Curious about the approval of Pfizer’s kids’ vaccine? We talked to a pediatrician.
SANDPOINT, Idaho. — The more people get vaccinated, the more protection there will be against COVID-19.
Kids are a big part of that key step. The next opportunity will come when the Pfizer vaccine is approved for kids between five and 11 years old.
Chief Medical Officer and pediatrician for Kaniksu Community Health Dr. Charlotte Weeda had an eye-opening experience in the fall of last year.
“I didn’t realize what a big deal it was and how sick people were till I was hospitalized. Seeing the look on the nurses’ faces and doctors’ faces who were treating people much sicker than me. Made me realize, this is huge,” she told us.
One year later, she’s advocating for the vaccine– and for good reason. At Kootenai Health, there are five kids between the ages of 10 and 18-years-old hospitalized with COVID-19. That’s the most the hospital has seen so far.
Weeda says she’s eager for Pfizer’s vaccine to be approved for kids under 12-years-old.
“My job as a pediatrician is to give you best advice and best medical advice and best scientific advice. I think this is very safe for your child. I’ll make sure my kids get it when they’re all of age and eligible,” she said.
The kid’s vaccine is about one-third of the dose currently given to kids 12 years old and over. In the trials done so far, kids have very little side effects, if any at all.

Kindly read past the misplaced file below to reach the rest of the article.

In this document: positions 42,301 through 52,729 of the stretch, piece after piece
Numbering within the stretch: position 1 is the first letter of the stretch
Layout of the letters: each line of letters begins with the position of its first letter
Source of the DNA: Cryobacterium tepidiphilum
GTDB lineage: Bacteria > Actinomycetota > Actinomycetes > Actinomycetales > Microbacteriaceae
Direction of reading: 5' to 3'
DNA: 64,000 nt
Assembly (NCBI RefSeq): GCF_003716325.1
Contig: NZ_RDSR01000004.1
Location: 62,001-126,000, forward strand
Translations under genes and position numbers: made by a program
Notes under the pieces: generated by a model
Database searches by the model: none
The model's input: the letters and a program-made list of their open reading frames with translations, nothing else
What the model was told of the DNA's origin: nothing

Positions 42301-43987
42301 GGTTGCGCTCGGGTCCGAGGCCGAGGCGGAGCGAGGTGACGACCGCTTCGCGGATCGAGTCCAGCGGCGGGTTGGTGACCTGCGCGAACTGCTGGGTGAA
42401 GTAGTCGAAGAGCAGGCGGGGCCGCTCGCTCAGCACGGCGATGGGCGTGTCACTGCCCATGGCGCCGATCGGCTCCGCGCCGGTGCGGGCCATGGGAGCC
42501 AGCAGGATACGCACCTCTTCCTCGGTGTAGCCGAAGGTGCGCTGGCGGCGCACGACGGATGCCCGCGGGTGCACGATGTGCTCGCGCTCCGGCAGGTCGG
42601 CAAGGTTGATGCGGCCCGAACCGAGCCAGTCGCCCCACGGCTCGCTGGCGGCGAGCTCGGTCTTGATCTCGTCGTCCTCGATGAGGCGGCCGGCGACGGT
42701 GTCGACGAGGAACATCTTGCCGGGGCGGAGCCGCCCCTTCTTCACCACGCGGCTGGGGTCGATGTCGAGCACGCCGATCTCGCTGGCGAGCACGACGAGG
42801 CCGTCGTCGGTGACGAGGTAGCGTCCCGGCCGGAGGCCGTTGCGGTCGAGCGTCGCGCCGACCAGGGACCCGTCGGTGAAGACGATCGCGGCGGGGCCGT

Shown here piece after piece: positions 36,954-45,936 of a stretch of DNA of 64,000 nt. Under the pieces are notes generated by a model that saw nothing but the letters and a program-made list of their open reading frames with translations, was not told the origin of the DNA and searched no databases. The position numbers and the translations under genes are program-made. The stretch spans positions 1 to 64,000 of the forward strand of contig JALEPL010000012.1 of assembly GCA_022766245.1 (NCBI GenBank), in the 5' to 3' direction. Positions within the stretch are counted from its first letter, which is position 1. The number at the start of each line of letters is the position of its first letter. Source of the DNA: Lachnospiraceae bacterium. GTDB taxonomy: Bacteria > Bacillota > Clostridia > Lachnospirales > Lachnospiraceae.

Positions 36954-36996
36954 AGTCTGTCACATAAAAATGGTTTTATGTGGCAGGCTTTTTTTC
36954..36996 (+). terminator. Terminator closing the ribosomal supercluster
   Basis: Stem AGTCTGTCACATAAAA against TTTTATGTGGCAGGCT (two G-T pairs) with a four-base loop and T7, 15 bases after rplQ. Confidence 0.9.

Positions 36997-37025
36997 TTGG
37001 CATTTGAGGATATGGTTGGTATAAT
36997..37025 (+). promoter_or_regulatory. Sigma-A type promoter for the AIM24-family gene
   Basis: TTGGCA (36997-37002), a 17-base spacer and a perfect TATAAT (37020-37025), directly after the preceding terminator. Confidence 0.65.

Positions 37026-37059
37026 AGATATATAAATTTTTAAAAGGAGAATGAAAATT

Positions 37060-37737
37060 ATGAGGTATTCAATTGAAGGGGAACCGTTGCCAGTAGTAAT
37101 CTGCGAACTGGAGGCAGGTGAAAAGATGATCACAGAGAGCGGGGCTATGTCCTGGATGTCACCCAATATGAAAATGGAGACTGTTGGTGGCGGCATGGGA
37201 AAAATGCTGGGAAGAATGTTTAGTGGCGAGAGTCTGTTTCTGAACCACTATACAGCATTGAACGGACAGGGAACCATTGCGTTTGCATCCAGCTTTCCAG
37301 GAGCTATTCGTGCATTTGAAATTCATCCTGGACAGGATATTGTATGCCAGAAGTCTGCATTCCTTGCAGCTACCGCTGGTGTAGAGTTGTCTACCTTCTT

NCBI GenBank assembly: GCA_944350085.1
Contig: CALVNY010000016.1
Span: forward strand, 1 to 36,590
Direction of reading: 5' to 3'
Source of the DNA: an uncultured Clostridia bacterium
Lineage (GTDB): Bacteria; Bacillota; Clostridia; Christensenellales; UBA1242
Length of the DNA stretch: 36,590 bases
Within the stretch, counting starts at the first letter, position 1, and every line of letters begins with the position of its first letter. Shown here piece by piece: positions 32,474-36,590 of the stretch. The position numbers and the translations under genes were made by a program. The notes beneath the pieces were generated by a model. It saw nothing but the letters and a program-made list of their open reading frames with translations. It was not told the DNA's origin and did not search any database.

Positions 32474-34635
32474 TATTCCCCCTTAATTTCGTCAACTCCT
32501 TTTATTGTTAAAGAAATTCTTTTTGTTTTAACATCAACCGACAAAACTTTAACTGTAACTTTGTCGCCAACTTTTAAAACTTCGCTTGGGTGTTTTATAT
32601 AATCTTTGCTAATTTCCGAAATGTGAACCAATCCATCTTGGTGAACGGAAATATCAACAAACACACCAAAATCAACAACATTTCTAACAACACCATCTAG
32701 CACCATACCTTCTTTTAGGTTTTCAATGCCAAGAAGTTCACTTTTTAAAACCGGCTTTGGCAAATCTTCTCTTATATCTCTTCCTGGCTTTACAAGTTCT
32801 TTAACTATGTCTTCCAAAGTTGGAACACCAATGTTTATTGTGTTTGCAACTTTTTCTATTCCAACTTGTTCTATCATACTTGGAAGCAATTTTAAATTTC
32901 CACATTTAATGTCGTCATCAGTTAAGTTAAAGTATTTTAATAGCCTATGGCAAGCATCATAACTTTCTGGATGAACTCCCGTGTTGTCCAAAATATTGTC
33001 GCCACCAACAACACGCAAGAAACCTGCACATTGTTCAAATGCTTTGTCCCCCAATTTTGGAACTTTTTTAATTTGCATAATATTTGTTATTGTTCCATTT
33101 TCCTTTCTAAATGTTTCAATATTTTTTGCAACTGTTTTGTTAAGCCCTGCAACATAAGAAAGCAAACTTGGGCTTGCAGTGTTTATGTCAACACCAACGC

The goal is get to herd immunity.
“Viruses are super smart. They’re way smarter than bacteria. The longer they’re in a community and the longer they have to spread, the main goal is to see how many people they can affect and how sick they can make people,” Dr. Weeda explained. As we get more people vaccinated, the mutation rate will decrease.
She works in Sandpoint now, where the vaccination rate is low and she sees a big disconnect.
“There are actually people in these small towns and the doctors and nurses and ethics teams are having to make decisions. Which person gets a ventilator? Which person gets the oxygen? Which person gets the monoclonal antibodies? And then to walk into a clinic and have people say we don’t believe in COVID. It’s no big deal.”
When the vaccine is released, she anticipates most vaccination opportunities will be in a clinic. Then, you’ll also have the opportunity to get advice from a pediatrician you’ve known and trusted for years.
Dr. Weeda compares the vaccine to wearing a seatbelt.
“People need to stick with science. It’s not an opinion, it’s not an emotion,” she said.
This pediatrician hopes and anticipates that the Pfizer vaccine will be approved for kids between the age of 5 and 11, by early November.
As soon as that time comes, we’ll let you know right away.
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